Thursday, September 16

US Launches Emergency Airlift to Rescue Afghan Allies at Risk of Revenge from the Taliban | Afghanistan


The United States has launched emergency airlifts for Afghans who worked with its military and diplomats, evacuating hundreds still waiting for their visas to the United States on military flights.

Only people in the final stages of a long, slow and bureaucratic visa process are eligible for the airlift, but bringing applicants to the continental United States in large numbers is still unprecedented in recent years, officials say. they work on the program.

It reflects the mounting political pressure in the United States on the fate of Afghans who supported the NATO mission in Afghanistan and now face retaliation as the security situation deteriorates.

Tens of thousands of Afghans with a connection to the US are awaiting a response to their visa applications, including more than 18,000 who worked for the military or the embassy, ​​and more than 50,000 family members eligible to travel with them. Some have been in limbo for years.

There is also growing concern about the fate of Afghan allies in the UK. Dozens of former military commanders last week he called on the government to allow more people who worked for British forces to settle in the country.

Last week, CNN reported that a former U.S. troop interpreter had been beheaded by Taliban fighters at a militant checkpoint. Others still in the country say they face regular death threats and fear persecution as insurgents seize more territory.

Radical advances by the Taliban, in a campaign launched in May, have so far been limited to rural areas, but government troops and the militias that back them have been fighting to contain Taliban fighters within three provincial capitals.

In the south, airstrikes were called to protect Lashkar Gah in Helmand and the city of Kandahar, while in western Herat, fighting closed the airport for several days and the UN said its compound was attacked by militants who killed to a guard.

The first evacuation flight to the United States landed on Thursday, carrying about 200 passengers from Kabul, said JC Hendrickson, senior director of policy and advocacy for the International Rescue Committee (IRC), which supports the new arrivals. In a sign of how hastily the program has been established, Hendrickson said they were only asked to participate last week and was quick to take staff to Virginia to prepare.

IRC has helped more than 16,000 Afghans settle in the US after obtaining special immigrant visas (SIVs), but this is the first time they have been involved in visa processing. They expect up to 3,000 people to arrive on the special flights.

“Certainly, in the last decade or two, I’ve never heard of anything like this … in the United States,” Hendrickson said.

“It is a big step in the right direction, supporting people whose lives are in danger because of their affiliation with the United States.”

He called on the government to go further in supporting Afghans at risk, including eliminating the backlog of SIV applications and creating a separate visa program for Afghans who have ties to the United States that could make them targets of SIVs. Taliban, but they do not qualify for an SIV visa. .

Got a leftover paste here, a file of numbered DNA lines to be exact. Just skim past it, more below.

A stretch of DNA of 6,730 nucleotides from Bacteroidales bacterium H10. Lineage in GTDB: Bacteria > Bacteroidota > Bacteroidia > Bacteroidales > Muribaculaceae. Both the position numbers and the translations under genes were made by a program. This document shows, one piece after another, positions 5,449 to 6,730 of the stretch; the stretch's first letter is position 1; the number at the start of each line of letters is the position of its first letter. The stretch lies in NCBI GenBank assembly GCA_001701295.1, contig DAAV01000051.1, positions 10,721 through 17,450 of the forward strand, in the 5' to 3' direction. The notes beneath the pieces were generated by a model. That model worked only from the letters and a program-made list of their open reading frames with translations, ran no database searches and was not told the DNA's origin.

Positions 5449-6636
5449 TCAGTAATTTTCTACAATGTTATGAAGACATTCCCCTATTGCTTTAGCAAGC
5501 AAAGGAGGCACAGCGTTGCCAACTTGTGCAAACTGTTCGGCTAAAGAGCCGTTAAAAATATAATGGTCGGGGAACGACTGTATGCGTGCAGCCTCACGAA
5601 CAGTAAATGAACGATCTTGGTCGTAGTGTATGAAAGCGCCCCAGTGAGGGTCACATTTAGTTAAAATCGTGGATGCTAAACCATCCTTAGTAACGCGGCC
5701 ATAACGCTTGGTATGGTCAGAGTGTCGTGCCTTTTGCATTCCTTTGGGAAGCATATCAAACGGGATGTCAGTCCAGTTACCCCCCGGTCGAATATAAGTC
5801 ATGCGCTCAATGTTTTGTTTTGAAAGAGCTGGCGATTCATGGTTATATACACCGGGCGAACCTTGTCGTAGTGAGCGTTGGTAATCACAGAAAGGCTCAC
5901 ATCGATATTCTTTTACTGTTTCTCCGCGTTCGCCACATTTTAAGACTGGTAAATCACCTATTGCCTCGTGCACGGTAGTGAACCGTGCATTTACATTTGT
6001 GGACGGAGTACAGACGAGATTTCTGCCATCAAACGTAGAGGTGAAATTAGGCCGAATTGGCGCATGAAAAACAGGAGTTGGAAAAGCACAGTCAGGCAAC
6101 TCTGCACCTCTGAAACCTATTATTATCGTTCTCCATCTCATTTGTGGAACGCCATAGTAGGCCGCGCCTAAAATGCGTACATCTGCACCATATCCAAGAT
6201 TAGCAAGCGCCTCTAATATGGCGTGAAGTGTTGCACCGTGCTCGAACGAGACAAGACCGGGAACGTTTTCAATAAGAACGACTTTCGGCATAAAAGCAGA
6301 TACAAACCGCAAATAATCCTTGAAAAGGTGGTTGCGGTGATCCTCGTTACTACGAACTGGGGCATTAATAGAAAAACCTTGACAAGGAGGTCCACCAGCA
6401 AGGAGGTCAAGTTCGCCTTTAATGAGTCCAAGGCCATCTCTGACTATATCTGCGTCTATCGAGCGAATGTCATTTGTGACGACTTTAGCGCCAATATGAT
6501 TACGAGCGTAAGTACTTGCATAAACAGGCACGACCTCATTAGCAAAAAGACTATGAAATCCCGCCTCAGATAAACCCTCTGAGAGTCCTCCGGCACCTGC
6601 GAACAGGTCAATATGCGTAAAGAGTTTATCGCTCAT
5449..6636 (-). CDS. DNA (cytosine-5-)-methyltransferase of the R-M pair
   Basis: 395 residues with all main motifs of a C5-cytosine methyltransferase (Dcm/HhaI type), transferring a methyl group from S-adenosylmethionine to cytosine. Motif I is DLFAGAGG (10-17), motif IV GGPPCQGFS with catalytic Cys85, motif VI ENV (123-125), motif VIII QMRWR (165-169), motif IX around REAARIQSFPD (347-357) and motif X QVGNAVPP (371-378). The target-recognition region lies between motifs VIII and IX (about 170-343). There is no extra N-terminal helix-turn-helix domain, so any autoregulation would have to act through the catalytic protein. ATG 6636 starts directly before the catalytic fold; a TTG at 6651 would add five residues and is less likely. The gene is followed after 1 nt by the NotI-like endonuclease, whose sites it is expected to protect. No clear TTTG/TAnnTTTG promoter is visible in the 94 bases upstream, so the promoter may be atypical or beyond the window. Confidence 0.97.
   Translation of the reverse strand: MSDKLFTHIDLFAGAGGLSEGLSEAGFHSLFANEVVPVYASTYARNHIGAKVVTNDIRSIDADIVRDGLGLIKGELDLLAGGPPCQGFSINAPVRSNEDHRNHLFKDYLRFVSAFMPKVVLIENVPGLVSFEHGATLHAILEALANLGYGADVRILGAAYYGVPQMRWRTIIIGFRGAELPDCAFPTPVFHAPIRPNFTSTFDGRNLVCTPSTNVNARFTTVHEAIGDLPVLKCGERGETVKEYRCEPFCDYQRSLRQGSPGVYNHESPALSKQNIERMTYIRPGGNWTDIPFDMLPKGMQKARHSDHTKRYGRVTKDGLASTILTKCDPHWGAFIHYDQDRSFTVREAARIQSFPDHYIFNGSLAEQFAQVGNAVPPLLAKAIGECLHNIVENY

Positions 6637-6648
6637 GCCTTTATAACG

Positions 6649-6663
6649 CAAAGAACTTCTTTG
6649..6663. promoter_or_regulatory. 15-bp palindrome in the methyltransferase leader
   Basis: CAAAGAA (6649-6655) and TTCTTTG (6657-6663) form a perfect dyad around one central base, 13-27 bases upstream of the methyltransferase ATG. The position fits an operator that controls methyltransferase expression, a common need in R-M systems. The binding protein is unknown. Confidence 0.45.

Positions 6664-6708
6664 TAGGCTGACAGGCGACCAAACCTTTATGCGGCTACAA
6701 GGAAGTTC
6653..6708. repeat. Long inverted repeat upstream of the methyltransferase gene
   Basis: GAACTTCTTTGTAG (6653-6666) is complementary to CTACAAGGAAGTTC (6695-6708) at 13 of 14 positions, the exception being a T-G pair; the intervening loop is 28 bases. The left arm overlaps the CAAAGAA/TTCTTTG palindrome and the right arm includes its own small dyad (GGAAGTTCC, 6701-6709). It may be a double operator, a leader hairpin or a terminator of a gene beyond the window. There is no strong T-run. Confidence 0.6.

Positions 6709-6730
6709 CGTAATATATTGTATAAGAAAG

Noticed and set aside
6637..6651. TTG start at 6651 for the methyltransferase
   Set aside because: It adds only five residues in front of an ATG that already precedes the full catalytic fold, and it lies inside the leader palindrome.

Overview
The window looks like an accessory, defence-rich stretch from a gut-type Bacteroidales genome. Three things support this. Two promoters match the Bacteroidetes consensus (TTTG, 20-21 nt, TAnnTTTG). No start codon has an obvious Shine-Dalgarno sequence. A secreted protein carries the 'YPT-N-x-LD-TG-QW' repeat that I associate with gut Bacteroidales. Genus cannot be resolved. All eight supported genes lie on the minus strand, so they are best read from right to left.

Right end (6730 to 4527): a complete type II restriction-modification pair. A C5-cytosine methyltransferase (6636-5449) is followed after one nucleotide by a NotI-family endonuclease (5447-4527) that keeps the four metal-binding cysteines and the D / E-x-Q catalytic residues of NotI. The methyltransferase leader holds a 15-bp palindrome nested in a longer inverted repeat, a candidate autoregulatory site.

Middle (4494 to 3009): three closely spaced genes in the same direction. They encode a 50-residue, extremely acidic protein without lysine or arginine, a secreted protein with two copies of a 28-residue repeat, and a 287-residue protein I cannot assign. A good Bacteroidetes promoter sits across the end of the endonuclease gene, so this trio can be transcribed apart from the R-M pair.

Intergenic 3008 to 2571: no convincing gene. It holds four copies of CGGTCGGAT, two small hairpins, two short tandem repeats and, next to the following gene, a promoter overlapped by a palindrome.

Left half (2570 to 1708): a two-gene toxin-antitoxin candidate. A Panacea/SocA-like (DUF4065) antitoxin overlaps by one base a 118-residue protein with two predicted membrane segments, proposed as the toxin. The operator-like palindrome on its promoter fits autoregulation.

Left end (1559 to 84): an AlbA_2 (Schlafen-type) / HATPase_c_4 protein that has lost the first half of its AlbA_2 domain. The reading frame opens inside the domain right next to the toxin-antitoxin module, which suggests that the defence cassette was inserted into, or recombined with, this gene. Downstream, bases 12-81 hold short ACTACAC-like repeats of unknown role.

“The government should take an ‘everything and the kitchen sink’ approach to helping people who are affiliated with the US,” Hendrickson said, praising Congress’ moves to allocate additional resources to visa processing for the military and embassy personnel, and create a visa pipeline for other Afghans at risk. “There are tools that the US government can implement outside of this specific process (SIV). And we believe that it is urgently necessary that they do so. “

President Biden has promised that the United States will not abandon its allies in Afghanistan, as it did during its hasty exit from Vietnam.

The government is struggling to find ways to secure tens of thousands of visa applicants while they are still under scrutiny and is reportedly in talks with the governments of Central Asia and the Persian Gulf to receive them.

Those who are allowed to enter the US directly, under a condition known as “humanitarian probation,” are the small proportion who had already completed a strict background and security check. They only waited for medical controls or the issuance of visas.

People who obtain SIV visas are normally expected to organize their own travel from Afghanistan, but military planes have flown this group to the United States. They will be housed at the Fort Lee military base until they have completed the final stages of visa applications, the Pentagon said. In the past week.

The Taliban has said they won’t harm interpreters, but few of those who served in the US military trust that security. There have been multiple reports of human rights abuses, including targeted killings, in areas seized by the group.

These include videos that appeared to show Taliban fighters running a group of the commandos that tried to surrender in May. The Taliban deny executing the soldiers and say the video was false.

Last month, militants also mutilated the body of Pulitzer Prize-winning photographer Danish Siddiqui, who worked for the Reuters news agency. the New York Times reported on Saturday, citing Afghan and Indian photographs and officials.


www.theguardian.com

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